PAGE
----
Kilisa village, south of Nairobi, sits next to a dry river bed. As the climate changes and Mount Kenya receives less snow, the village receives less run-off. As the ground grew parched and their cattle began to show their ribs, the people of Kilisa realized they needed to do something if their village was to survive.

The river would become full and rushing during storms, then recede back to just sand after the storm had left. To capture water as it passed by, they built a sub-surface dam. The top of a sub-surface dam is just a foot or two above the sand surface of the riverbed. But it reaches down to the bedrock about ten feet below. To make the dam, the villagers carried it out of the riverbed in sacks thrown over their backs. When the cement dam wall was built, they put the sand back.

During storms now, as the river water rises, it flows over the top of the dam. But it also seeps into the sand and is caught behind the dam. Because the water is under sand, it doesn’t evaporate after the surface water recedes. With a little digging by hand, one runs into water quickly. The village build a system to syphon out that underground water and pump up the bank into a storage tank. And here is where the fun begins.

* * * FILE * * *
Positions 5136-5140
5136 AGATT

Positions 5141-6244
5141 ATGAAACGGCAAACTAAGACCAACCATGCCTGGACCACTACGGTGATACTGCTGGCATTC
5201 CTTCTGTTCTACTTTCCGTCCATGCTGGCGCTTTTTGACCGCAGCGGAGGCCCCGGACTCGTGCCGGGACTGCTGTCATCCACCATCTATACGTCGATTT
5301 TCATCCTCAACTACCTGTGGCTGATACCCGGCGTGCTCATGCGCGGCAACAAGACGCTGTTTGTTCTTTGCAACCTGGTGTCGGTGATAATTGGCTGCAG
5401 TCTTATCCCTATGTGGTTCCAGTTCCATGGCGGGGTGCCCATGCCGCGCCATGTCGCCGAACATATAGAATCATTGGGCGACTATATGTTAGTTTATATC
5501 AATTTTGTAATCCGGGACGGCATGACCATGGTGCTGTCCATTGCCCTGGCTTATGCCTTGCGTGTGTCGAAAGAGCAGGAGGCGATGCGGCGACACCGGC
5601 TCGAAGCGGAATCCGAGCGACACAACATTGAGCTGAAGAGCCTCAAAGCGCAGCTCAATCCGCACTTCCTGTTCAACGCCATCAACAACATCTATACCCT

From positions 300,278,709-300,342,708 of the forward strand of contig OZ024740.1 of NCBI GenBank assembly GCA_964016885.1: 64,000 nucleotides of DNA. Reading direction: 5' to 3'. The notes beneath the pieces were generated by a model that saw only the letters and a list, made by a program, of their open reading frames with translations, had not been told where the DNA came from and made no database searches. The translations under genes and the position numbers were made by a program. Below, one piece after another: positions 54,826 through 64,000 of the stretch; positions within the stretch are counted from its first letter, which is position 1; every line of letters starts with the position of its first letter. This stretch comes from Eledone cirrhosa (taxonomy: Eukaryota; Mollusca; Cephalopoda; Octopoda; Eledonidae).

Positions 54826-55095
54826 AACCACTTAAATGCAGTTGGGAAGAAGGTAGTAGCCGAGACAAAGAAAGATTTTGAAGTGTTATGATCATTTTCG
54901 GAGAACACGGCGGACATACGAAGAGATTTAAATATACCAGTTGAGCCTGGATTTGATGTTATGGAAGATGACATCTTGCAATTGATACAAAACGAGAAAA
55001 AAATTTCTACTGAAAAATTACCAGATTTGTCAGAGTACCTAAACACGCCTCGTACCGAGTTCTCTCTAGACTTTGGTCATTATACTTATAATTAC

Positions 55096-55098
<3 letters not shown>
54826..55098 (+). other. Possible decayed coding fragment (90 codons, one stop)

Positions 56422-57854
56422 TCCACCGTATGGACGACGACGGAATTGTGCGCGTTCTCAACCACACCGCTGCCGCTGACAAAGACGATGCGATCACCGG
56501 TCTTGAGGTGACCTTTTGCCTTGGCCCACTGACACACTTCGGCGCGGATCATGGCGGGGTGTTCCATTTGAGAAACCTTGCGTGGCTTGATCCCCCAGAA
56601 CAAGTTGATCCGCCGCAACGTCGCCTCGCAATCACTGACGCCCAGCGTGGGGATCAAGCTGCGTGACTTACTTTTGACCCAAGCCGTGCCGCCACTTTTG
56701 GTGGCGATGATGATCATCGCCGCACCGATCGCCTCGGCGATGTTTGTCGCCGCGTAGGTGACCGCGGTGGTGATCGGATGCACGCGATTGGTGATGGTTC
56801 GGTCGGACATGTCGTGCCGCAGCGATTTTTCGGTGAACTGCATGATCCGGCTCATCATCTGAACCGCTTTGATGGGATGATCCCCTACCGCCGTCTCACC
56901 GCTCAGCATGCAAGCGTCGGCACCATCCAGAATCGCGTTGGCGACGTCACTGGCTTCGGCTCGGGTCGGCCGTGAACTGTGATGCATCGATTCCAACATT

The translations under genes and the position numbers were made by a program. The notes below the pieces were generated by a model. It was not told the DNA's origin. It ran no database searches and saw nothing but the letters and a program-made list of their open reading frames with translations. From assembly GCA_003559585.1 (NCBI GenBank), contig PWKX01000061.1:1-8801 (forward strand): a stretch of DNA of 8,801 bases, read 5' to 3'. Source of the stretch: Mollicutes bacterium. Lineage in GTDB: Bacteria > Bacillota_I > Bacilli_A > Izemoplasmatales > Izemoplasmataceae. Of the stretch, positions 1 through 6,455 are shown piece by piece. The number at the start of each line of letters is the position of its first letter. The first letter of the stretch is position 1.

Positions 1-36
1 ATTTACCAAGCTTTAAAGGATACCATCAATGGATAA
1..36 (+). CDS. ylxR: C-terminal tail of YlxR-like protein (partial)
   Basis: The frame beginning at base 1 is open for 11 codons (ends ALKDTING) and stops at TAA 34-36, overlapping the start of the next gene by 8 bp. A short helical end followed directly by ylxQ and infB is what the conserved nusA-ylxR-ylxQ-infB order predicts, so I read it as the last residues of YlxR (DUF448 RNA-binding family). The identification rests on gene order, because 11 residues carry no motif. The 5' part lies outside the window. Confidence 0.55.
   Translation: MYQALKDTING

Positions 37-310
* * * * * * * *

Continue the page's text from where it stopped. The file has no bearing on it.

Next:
With irrigation every family in Kilisa can use their land productively throughout the year. For an area that suffers from long dry spells, this is welcome news. In one of their pilot projects, farmers are given greenhouses which they pay for in installments from sales of their produce.

The stored water is more than the villagers need. So they are using it to generate income. They use some of it to water a mango nursery. Their long-term plan is to develop a fruit processing plant. Having their own nursery and plant would eliminate marketing middle-men, increasing their profits, and creating jobs for the local villagers.

Joseph Sekiku, the founder of FADECO, another Africa Rising organization, took them a step closer to this dream. He said he could increase Kilisa’s market by showing them how to dry mango fruit and sell it in the off-season. A few people from Kilisa visited Tanzania to learn the techniques from Joseph.

Others have also taken note of Kilisa’s successes. Nearby villages have visited them to learn how to build sub-surface dams. Another Africa Rising organization, ALARM, brought members of a Masai village to see the dam. The people of Kilisa are of the Kamba tribe. The Masai and Kambas have been historic enemies. But in this visit the two were nearly literally turning swords into plowshares as the people of Kilisa taught the Masai about capturing water to use for agriculture and livestock.

The possible benefits from, and ripple effects of organizations learning from each other are endless. Often what they will choose to do together after talking cannot be predicted, but it is always inspiring.